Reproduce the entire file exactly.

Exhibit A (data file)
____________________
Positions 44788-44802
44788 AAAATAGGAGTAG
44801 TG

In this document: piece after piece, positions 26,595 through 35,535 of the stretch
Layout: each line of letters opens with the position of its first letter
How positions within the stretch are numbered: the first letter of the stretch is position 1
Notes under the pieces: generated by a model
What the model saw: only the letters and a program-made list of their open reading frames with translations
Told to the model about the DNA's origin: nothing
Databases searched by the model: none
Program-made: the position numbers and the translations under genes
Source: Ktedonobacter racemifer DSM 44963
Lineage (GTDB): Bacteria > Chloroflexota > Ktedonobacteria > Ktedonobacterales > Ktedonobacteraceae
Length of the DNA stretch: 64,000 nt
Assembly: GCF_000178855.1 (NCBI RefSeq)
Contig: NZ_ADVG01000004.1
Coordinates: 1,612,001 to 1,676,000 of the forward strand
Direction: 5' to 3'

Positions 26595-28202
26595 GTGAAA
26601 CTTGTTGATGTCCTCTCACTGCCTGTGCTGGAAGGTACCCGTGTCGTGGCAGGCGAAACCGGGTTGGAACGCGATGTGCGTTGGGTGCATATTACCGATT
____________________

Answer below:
Positions 44788-44802
44788 AAAATAGGAGTAG
44801 TG

In this document: piece after piece, positions 26,595 through 35,535 of the stretch
Layout: each line of letters opens with the position of its first letter
How positions within the stretch are numbered: the first letter of the stretch is position 1
Notes under the pieces: generated by a model
What the model saw: only the letters and a program-made list of their open reading frames with translations
Told to the model about the DNA's origin: nothing
Databases searched by the model: none
Program-made: the position numbers and the translations under genes
Source: Ktedonobacter racemifer DSM 44963
Lineage (GTDB): Bacteria > Chloroflexota > Ktedonobacteria > Ktedonobacterales > Ktedonobacteraceae
Length of the DNA stretch: 64,000 nt
Assembly: GCF_000178855.1 (NCBI RefSeq)
Contig: NZ_ADVG01000004.1
Coordinates: 1,612,001 to 1,676,000 of the forward strand
Direction: 5' to 3'

Positions 26595-28202
26595 GTGAAA
26601 CTTGTTGATGTCCTCTCACTGCCTGTGCTGGAAGGTACCCGTGTCGTGGCAGGCGAAACCGGGTTGGAACGCGATGTGCGTTGGGTGCATATTACCGATT